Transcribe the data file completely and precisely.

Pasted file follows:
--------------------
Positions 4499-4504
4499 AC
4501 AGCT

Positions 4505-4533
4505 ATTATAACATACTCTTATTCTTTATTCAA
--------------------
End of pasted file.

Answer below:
Positions 4499-4504
4499 AC
4501 AGCT

Positions 4505-4533
4505 ATTATAACATACTCTTATTCTTTATTCAA